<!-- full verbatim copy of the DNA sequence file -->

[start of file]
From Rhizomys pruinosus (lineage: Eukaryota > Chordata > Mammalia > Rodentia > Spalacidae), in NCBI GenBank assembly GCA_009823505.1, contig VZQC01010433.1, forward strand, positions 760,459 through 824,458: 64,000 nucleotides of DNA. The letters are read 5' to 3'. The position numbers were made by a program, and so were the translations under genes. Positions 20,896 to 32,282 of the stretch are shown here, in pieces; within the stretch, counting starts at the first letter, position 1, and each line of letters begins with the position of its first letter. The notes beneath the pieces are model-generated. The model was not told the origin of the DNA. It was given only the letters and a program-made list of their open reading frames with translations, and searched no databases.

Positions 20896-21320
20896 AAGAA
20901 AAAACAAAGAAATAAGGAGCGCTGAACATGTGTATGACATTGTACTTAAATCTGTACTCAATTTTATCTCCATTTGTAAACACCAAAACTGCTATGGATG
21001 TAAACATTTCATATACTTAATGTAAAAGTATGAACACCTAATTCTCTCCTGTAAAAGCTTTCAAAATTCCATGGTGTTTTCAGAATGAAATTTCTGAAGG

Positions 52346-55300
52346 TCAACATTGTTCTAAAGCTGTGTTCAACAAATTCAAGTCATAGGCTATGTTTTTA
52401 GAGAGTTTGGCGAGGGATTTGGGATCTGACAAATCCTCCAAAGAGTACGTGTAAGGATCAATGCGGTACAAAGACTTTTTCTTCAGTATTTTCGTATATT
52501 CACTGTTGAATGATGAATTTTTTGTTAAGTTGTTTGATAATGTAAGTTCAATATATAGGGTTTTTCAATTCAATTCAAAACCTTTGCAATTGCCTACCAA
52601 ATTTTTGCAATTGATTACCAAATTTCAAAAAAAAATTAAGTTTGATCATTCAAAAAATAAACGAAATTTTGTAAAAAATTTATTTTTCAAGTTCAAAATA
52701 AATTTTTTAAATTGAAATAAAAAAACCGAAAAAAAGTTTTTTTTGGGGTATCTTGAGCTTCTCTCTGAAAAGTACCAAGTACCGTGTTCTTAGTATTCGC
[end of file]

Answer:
From Rhizomys pruinosus (lineage: Eukaryota > Chordata > Mammalia > Rodentia > Spalacidae), in NCBI GenBank assembly GCA_009823505.1, contig VZQC01010433.1, forward strand, positions 760,459 through 824,458: 64,000 nucleotides of DNA. The letters are read 5' to 3'. The position numbers were made by a program, and so were the translations under genes. Positions 20,896 to 32,282 of the stretch are shown here, in pieces; within the stretch, counting starts at the first letter, position 1, and each line of letters begins with the position of its first letter. The notes beneath the pieces are model-generated. The model was not told the origin of the DNA. It was given only the letters and a program-made list of their open reading frames with translations, and searched no databases.

Positions 20896-21320
20896 AAGAA
20901 AAAACAAAGAAATAAGGAGCGCTGAACATGTGTATGACATTGTACTTAAATCTGTACTCAATTTTATCTCCATTTGTAAACACCAAAACTGCTATGGATG
21001 TAAACATTTCATATACTTAATGTAAAAGTATGAACACCTAATTCTCTCCTGTAAAAGCTTTCAAAATTCCATGGTGTTTTCAGAATGAAATTTCTGAAGG

Positions 52346-55300
52346 TCAACATTGTTCTAAAGCTGTGTTCAACAAATTCAAGTCATAGGCTATGTTTTTA
52401 GAGAGTTTGGCGAGGGATTTGGGATCTGACAAATCCTCCAAAGAGTACGTGTAAGGATCAATGCGGTACAAAGACTTTTTCTTCAGTATTTTCGTATATT
52501 CACTGTTGAATGATGAATTTTTTGTTAAGTTGTTTGATAATGTAAGTTCAATATATAGGGTTTTTCAATTCAATTCAAAACCTTTGCAATTGCCTACCAA
52601 ATTTTTGCAATTGATTACCAAATTTCAAAAAAAAATTAAGTTTGATCATTCAAAAAATAAACGAAATTTTGTAAAAAATTTATTTTTCAAGTTCAAAATA
52701 AATTTTTTAAATTGAAATAAAAAAACCGAAAAAAAGTTTTTTTTGGGGTATCTTGAGCTTCTCTCTGAAAAGTACCAAGTACCGTGTTCTTAGTATTCGC